Tributes to the last man home from Dunkirk

Second World War veteran William Lacey from Portchester
Second World War veteran William Lacey from Portchester
Royal Navy and Royal Marines Charity regional fundraiser Hilary Jukes and eEngineering technician (marine engineering) Charlie Brooks

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TRIBUTES have been paid to a Second World War veteran who became famous as the last man home from Dunkirk.

Bill Lacey, of Portchester, spent four months behind enemy lines after he gave up his place on a rescue ship to an injured comrade.

William Lacey in 1939

William Lacey in 1939

He died aged 91 on June 10 following a stroke. The funeral will be at Portchester Crematorium on Monday.

His son Richard, 65, said: ‘I’m very proud of my dad. His was a life very much lived to the full.

‘He was very much his own man and everyone who met him was endeared to him. He will be sorely missed.’

More than 300,000 British troops were rescued by the ‘little ships’ in the historic wartime evacuation.

But the 20-year-old soldier ended up living rough on the run from German patrols in France after he gave up his space on the rescue ship.

In an interview last year, he said: ‘I watched the last of the little ships sailing away without me, and I knew there was no hope that there would be any more coming back.

‘I had climbed on to a boat. Then a wounded casualty had to be taken on board, so I got off to make room for him. When I turned round the boat was going. I was stranded.’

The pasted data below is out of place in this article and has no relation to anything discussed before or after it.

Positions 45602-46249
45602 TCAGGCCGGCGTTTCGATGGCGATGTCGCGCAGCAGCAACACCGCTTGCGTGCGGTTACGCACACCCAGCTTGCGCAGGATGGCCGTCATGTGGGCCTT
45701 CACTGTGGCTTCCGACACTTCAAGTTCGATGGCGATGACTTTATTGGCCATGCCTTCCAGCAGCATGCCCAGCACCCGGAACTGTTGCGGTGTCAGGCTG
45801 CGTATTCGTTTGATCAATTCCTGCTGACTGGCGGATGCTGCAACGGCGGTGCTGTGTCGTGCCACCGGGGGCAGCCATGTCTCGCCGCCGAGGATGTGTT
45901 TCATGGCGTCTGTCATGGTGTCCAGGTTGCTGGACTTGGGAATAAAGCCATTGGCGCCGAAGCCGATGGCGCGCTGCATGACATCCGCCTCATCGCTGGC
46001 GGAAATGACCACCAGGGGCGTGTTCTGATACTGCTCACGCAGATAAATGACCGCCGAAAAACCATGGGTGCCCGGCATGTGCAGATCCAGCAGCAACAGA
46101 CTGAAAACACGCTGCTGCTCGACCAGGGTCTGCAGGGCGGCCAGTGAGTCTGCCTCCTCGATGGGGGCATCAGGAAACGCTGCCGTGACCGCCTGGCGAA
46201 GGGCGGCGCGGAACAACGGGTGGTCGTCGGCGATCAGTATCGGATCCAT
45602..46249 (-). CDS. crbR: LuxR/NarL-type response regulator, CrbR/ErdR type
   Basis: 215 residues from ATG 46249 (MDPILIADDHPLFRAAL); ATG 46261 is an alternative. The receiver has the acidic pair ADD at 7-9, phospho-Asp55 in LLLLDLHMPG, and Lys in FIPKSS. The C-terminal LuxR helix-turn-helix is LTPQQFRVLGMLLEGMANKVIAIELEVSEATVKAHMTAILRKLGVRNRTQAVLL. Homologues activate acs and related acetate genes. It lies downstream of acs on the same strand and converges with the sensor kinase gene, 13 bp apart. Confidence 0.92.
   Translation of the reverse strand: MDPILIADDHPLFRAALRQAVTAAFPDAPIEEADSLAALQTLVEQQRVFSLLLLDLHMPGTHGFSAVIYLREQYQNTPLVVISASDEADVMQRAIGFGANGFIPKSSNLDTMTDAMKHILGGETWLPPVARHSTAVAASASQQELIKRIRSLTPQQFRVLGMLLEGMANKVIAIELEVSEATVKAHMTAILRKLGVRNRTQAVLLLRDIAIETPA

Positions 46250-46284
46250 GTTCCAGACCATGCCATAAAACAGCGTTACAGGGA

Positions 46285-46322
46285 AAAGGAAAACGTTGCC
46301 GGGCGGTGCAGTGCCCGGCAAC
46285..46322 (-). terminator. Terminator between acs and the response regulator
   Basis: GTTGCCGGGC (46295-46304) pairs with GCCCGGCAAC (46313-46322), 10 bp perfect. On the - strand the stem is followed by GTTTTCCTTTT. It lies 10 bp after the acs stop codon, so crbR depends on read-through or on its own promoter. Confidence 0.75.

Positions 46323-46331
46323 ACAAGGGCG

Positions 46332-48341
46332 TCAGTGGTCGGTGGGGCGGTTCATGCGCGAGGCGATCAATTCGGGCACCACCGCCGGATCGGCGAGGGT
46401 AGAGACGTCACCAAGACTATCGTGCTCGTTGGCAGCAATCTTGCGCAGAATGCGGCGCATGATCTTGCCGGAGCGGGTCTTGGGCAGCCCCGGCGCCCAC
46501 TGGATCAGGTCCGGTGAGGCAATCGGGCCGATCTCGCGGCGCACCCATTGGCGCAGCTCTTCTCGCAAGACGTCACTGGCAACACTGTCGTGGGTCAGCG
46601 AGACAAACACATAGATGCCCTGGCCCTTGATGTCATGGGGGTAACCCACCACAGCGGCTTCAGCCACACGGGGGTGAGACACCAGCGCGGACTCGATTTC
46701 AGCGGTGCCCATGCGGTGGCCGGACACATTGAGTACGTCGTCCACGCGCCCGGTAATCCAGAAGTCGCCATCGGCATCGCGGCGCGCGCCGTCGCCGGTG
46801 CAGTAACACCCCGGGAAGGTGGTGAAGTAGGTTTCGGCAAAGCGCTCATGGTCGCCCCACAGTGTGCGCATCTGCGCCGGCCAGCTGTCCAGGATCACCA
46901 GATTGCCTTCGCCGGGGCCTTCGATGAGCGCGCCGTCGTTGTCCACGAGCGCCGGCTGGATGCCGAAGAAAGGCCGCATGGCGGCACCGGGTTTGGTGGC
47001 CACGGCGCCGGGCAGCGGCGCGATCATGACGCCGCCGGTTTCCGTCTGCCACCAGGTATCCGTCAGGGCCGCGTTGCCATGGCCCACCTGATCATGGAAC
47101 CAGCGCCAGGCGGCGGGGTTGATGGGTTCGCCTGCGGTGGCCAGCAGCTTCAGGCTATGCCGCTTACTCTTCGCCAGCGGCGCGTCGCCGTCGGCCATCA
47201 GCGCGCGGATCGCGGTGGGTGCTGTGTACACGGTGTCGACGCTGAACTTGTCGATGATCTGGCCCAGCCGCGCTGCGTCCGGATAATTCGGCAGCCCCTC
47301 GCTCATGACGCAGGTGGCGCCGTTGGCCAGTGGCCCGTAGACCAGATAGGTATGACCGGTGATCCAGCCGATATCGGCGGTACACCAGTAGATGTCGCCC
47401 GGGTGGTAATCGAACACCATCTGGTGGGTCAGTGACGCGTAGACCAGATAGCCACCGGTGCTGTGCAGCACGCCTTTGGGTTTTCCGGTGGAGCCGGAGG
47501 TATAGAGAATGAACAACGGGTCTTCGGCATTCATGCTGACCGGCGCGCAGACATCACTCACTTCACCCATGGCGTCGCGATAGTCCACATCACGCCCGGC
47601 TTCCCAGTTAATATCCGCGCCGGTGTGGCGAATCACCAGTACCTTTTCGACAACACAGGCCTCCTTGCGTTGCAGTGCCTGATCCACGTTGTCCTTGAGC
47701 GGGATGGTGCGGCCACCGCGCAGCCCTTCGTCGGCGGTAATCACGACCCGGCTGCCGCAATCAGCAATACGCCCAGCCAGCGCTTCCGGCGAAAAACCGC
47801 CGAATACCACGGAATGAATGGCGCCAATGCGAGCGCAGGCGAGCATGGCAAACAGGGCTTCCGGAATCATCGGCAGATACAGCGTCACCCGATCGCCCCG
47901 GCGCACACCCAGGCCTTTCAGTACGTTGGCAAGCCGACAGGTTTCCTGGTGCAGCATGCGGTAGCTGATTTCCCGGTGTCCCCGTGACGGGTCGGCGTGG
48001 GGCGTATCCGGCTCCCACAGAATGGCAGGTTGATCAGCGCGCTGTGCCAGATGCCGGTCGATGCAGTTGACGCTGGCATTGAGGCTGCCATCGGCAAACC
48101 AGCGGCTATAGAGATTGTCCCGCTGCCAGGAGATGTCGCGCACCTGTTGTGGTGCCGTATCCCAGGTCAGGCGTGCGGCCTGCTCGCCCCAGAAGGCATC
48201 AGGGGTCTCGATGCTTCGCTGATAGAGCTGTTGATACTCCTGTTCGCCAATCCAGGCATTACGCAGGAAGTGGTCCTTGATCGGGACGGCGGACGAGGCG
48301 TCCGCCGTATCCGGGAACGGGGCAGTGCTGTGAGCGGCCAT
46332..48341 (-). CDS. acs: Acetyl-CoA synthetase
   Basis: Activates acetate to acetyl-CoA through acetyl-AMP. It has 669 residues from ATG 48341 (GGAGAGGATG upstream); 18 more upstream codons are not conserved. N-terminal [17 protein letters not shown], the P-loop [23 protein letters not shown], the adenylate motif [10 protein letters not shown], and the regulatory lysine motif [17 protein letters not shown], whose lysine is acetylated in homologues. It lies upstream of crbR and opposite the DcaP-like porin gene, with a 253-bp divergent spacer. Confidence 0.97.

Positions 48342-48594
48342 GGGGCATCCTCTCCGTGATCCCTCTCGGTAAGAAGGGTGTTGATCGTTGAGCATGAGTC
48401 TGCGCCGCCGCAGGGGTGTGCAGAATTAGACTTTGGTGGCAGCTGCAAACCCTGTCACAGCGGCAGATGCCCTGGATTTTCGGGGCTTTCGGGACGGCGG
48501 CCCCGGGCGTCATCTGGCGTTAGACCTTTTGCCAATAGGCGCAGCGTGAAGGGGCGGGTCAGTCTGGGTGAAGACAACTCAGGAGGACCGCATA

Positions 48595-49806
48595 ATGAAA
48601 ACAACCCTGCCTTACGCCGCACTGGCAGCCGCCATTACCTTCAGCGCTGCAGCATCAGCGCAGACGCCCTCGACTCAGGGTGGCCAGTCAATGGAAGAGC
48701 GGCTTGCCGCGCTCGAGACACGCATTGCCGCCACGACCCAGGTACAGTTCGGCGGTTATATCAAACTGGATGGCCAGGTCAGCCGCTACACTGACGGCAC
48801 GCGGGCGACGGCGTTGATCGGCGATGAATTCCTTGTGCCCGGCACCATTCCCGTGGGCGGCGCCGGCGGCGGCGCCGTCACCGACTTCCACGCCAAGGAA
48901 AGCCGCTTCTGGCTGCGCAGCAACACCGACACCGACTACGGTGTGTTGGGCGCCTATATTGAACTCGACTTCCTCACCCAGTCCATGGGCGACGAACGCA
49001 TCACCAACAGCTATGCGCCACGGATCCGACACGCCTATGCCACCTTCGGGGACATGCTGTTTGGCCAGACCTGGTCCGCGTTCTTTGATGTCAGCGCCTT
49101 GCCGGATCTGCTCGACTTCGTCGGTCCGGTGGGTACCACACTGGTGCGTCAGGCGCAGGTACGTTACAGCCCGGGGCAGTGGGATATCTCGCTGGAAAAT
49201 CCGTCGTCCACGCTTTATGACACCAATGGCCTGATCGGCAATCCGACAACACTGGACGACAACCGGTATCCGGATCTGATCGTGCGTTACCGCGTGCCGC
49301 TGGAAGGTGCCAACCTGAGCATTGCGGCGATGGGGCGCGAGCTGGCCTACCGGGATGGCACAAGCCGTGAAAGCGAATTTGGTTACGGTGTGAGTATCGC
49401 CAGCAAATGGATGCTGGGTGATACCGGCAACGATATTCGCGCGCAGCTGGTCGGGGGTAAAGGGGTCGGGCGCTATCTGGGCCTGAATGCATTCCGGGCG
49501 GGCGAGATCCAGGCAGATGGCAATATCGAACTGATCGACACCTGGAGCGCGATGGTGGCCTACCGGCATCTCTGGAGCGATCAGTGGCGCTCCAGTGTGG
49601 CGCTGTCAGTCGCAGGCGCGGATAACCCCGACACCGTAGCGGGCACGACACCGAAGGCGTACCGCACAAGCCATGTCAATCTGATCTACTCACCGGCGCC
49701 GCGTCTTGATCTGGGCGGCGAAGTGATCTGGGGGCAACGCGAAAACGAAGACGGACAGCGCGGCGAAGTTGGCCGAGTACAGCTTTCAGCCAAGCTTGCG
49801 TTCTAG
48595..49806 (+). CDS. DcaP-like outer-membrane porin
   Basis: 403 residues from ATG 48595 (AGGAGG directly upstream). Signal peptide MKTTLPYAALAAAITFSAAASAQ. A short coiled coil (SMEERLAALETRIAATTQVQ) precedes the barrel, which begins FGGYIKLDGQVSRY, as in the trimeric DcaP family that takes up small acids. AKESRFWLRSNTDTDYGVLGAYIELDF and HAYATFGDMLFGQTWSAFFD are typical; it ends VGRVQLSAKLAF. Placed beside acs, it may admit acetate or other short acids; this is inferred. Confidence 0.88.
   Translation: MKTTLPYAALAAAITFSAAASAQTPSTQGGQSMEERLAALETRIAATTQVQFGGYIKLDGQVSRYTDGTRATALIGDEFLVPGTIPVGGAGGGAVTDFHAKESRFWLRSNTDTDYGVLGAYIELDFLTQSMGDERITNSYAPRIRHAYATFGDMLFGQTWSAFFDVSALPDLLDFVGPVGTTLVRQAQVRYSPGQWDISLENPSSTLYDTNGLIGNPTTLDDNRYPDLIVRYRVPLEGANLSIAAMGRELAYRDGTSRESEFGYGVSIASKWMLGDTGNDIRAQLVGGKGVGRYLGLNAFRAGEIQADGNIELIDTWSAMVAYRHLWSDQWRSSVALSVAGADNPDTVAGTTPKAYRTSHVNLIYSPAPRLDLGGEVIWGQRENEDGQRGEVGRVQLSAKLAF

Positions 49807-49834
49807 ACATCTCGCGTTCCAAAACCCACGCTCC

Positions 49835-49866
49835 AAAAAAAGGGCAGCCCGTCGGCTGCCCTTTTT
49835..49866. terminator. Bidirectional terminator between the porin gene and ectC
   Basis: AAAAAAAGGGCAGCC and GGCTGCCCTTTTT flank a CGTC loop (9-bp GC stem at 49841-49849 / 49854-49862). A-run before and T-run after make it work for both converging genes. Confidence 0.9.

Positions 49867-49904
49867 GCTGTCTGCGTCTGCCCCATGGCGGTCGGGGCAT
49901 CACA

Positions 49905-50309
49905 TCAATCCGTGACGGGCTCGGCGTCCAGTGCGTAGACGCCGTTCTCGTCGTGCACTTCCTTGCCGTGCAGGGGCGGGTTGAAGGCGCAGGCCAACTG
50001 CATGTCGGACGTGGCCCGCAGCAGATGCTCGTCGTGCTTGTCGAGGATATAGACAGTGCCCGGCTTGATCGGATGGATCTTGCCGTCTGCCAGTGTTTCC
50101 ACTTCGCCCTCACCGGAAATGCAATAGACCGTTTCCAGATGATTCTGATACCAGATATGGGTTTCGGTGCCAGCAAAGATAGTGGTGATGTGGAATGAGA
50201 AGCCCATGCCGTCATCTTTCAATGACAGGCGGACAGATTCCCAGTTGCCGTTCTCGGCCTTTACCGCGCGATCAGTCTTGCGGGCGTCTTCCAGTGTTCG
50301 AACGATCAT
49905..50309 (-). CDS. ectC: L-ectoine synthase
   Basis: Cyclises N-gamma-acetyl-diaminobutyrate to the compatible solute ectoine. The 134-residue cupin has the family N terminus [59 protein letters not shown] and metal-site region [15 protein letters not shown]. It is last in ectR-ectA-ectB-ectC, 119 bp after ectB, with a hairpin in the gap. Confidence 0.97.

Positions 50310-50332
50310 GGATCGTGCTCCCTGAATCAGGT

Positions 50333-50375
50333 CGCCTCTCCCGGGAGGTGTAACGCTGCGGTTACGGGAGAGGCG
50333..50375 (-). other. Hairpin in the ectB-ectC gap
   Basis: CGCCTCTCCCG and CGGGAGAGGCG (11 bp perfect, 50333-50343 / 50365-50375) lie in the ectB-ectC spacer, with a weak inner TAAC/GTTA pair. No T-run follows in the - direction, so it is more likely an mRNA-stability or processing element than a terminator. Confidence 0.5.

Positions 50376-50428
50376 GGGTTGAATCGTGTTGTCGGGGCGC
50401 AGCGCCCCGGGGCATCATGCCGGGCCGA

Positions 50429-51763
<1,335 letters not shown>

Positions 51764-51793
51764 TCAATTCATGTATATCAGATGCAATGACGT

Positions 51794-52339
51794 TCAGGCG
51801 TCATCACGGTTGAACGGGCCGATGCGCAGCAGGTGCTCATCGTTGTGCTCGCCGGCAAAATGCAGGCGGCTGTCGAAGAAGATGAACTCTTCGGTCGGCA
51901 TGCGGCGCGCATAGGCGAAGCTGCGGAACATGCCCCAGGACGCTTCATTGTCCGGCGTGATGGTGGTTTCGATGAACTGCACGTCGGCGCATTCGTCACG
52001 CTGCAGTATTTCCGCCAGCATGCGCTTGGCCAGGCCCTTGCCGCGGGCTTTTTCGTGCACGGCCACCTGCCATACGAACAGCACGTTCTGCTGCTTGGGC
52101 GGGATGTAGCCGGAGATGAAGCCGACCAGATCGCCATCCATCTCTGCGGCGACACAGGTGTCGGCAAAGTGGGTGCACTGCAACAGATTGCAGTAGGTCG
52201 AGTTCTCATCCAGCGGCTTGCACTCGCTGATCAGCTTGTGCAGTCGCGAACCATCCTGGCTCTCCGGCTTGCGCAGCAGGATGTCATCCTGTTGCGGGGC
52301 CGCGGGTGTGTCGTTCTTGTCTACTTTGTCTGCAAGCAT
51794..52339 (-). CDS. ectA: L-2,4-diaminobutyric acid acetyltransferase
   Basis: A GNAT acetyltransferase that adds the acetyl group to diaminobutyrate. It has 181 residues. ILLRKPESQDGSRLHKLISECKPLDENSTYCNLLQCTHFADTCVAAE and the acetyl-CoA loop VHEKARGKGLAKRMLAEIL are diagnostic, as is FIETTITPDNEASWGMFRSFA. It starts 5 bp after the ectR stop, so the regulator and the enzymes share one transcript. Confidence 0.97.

The soldier survived by stealing food from French farmhouses.

He eventually stole a boat and single-handedly sailed back across the English Channel – only to be arrested as a suspected spy when he got to Britain.

His grandson Dan, 39, said: ‘Our grandfather’s amazing story of survival in Dunkirk is one of inspiration to all his family. To us he will always be a true hero.’

Intelligence officers released Rifleman Lacey, whose survival earned him a job in the special forces.

He took part in operations around the world – including one mission to capture a German general in Jersey, which ended with him being shot and wounded.

He recovered and was stationed in Portsmouth in the early 1960s. He retired as a Sergeant in 1964 and settled in Portchester working as a postman.

Little was known about his dramatic story until he appeared in a TV documentary in 2000. He then became known as the last man home from Dunkirk.

He married Ellen in 1944 and had one son with her. She died of cancer in 1974. A second marriage at the age of 70 ended in divorce. He is survived by his son, Richard, three grandchildren and seven great-grandchildren.